Soon, George and Kathy were not themselves. They rarely left and had no desire to leave the house. George seldom went to work, and began to lose weight. Instead of going out with friends, they invited them over. It was in these instances when not only George and Kathy heard mysterious noises, but so did their company. A fact that both made the Lutz happy for not thinking they’re crazy, but also horror because it was the evidence that what was happening was real. (Belanger, 2005)
Night after night, George would wake up at 3:15 am, always having the urge to check on the children and the boathouse. Numerous times George had locked the boathouse doors, and within returning to his room, the doors were already swinging open. Coincidentally, this was the estimated time the DeFeo family was murdered. He would be awoken by the front door slamming on occasion, only to find the door tightly shut with the dog asleep in front of it. He also began drinking at a bar called The Witches’ Brew, a bar that which was Butch DeFeo’s favorites and a regular customer. Kathy would have horrible nightmares about the murders of the DeFeo’s nearly every night. They were so detailed, Kathy could pinpoint the exact sequence and how they were murdered. The children also began sleeping on their stomachs, the position in which the bodies of the DeFeo children were found.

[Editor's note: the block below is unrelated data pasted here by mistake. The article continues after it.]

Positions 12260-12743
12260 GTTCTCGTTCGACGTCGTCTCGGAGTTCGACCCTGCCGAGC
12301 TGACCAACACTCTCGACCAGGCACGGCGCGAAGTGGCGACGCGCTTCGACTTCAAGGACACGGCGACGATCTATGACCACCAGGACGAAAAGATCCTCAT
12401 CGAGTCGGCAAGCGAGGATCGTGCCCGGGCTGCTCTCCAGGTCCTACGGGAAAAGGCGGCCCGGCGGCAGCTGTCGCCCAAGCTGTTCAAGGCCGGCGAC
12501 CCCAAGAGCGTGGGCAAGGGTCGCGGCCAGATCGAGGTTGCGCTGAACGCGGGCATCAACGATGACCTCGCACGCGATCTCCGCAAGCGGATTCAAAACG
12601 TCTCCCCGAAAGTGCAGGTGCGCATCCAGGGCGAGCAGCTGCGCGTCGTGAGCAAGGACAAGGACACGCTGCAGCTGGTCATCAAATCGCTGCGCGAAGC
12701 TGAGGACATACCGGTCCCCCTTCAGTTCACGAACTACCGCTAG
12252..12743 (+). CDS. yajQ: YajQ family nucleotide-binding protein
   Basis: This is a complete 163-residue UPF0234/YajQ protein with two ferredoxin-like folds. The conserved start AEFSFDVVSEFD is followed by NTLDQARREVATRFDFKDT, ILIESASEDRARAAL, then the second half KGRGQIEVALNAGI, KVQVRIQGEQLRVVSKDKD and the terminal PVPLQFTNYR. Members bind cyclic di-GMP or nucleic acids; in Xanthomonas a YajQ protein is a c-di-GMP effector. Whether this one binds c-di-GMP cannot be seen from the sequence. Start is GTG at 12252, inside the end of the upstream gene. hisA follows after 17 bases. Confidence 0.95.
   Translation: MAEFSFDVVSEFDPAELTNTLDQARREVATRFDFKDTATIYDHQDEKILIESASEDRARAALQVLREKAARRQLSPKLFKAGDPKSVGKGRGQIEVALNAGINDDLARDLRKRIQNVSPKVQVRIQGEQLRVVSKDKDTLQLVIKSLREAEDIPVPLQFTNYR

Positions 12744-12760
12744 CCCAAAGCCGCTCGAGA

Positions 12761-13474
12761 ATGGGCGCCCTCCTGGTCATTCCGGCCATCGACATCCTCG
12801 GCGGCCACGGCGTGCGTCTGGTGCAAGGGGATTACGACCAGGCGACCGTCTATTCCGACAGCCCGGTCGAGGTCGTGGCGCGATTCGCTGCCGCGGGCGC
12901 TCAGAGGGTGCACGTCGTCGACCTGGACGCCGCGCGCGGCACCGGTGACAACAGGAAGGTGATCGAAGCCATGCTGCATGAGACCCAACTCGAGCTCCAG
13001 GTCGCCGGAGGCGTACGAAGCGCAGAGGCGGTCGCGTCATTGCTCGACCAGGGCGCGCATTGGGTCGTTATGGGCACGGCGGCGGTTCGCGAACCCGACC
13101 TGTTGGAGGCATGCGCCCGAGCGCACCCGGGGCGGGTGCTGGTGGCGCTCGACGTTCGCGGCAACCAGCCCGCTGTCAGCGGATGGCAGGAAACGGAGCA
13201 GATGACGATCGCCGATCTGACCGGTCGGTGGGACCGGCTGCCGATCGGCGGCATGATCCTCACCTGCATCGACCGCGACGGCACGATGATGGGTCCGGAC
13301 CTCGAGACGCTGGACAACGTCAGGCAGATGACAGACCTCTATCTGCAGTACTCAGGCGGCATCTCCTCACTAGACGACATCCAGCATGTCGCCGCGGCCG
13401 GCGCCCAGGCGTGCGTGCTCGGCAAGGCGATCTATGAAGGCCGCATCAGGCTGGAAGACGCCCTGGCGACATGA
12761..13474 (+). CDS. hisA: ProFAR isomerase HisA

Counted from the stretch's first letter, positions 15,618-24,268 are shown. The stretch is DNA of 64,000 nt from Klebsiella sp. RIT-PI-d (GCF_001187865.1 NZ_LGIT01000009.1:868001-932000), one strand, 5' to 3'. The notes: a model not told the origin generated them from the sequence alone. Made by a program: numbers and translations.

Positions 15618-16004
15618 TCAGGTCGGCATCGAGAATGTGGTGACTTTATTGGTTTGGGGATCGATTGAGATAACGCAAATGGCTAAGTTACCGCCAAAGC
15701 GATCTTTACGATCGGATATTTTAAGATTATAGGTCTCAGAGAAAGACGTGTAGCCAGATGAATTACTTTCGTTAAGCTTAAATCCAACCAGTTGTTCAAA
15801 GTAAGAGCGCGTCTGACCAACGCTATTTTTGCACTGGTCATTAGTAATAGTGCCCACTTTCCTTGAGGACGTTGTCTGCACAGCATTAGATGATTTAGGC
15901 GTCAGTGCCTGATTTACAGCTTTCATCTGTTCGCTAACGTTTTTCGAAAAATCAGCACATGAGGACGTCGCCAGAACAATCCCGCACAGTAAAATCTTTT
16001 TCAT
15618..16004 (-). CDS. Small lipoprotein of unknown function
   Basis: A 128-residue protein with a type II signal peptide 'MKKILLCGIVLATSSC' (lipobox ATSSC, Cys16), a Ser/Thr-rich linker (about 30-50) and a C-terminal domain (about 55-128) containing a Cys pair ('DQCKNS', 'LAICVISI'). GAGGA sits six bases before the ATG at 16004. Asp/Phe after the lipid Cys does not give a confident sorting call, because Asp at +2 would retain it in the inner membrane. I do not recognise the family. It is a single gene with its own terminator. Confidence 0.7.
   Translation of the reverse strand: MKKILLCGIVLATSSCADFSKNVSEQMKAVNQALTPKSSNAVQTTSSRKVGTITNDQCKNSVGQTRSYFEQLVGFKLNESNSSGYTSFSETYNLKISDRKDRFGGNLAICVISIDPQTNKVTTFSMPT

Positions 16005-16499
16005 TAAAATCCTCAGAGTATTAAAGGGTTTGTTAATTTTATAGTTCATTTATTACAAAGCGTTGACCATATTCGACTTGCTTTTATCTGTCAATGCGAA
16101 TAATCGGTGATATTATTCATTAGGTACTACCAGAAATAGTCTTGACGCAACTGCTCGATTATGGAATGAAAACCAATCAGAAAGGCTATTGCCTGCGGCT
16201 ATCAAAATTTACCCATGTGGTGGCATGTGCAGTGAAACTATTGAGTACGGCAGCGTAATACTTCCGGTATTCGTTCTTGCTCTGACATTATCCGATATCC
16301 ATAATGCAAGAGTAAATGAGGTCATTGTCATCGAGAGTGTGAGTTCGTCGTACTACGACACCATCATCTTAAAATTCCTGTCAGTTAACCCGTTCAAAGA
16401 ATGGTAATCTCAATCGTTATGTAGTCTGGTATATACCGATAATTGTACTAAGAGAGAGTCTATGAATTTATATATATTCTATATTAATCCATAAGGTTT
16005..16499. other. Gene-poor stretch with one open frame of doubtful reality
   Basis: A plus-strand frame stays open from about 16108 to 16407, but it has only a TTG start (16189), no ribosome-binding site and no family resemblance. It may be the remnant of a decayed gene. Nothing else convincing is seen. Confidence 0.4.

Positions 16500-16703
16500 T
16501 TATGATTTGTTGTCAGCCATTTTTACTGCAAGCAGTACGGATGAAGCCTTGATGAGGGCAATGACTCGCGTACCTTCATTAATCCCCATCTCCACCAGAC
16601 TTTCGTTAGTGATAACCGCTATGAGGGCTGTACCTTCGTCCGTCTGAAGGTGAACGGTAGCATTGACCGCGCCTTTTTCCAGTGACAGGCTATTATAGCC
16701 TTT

Missy, their youngest child, began talking frequently about an imaginary friend, “Jodie”. Missy said Jodie could take on any form, but was often seen as a pig like creature with red glowing eyes. She told Missy her and her family was going to live there forever. One night, while checking the boathouse, George had seen a pair of red eyes glaring at him from Missy’s bedroom window. It was suggested that this was Jodie. Huge cloven footprints outside the house in the snow had also been found. (Anson, 1977;” The Real Amityville House: Seperating Fact From Fiction”, n.d.)